A Room With A View James Ivory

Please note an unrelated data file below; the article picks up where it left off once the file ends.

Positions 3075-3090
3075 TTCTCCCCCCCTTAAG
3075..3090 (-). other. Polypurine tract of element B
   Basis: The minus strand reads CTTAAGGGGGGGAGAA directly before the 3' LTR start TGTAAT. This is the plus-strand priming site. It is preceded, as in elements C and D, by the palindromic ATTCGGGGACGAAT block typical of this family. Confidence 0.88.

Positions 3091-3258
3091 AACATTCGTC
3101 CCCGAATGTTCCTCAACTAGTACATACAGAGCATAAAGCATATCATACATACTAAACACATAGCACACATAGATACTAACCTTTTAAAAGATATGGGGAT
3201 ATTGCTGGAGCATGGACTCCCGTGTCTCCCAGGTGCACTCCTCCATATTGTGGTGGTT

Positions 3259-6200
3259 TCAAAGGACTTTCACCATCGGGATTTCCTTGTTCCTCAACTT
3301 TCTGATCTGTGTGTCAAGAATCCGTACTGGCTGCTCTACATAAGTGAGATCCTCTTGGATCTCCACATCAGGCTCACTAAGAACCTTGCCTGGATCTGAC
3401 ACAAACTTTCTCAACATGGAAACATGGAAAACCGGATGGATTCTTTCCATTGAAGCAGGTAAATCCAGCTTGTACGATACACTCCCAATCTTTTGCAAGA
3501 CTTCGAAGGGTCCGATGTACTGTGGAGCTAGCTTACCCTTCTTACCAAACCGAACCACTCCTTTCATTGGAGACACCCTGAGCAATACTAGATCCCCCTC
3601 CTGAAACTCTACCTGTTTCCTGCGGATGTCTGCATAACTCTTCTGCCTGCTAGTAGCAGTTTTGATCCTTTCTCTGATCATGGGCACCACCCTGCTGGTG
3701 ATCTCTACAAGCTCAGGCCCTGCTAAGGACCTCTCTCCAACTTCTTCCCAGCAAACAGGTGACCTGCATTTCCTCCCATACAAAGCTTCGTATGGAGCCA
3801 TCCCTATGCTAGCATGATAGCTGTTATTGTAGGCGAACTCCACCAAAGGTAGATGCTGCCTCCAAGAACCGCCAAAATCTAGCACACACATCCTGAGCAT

This 1986 period piece launched the international reputation of producing and directing team Ismail Merchant and James Ivory as the crown princes of costume drama, and introduced delicate Helena Bonham-Carter into that world, where she would dwell for nigh on a decade in films like Maurice, Howard's End and The Wings of the Dove, before she broke out in films like Fight Club and Planet of the Apes. A Room With A View could very well be the pinnacle of repressed, distinctly English efforts. In adapting the mannered world of E.M. Forster, Merchant-Ivory attend to every socially-determined detail, from appropriate dinner conversation to the way one tips a hat to a passing lady. Underneath the bustle of proper English culture untapped passion awakens within Lucy Honeychurch (Bonham-Carter) when she meets a hedonistic father and son duo while on holiday in Italy (played by Denholm Elliott and Julian Sands). This stirs up her plans to marry stuffy Cecil (Daniel Day-Lewis) back home in England and disrupts her obligations to accept her role in a world in transformation. A Room With A View, afforded a beautiful digital transfer here, remains a visual spectacle and a joy to watch, with a buggy-load of great English acting talent. (Judi Dench, a radical romance novelist, Simon Callow's Reverend Beebe, and Maggie Smith as a fussy, put-upon aunt are all delightful.) And it remains an earnestly romantic pleasure to bask in the seemingly simpler pleasures of novelist Forster's love for pre-war (that's World War I) English life. This two-disc offering is distinctly British in its anachronisms. In addition to a commentary by Merchant, Ivory, Callow and cinematographer Tony Pierce-Roberts, it offers an archive of British television bits like Day-Lewis and Callow on the morning chat shows, a report on how American audiences are reacting, and an ancient black and white BBC report on the life of E.M. Forster. It's hardly enough to warrant a deluxe two-disc issue, but it does serve to recall a time in Oscar-baiting filmmaking when bustles and lace dominated, at least in the technical categories. Plus: photo gallery, Merchant Ivory tribute. (Warner)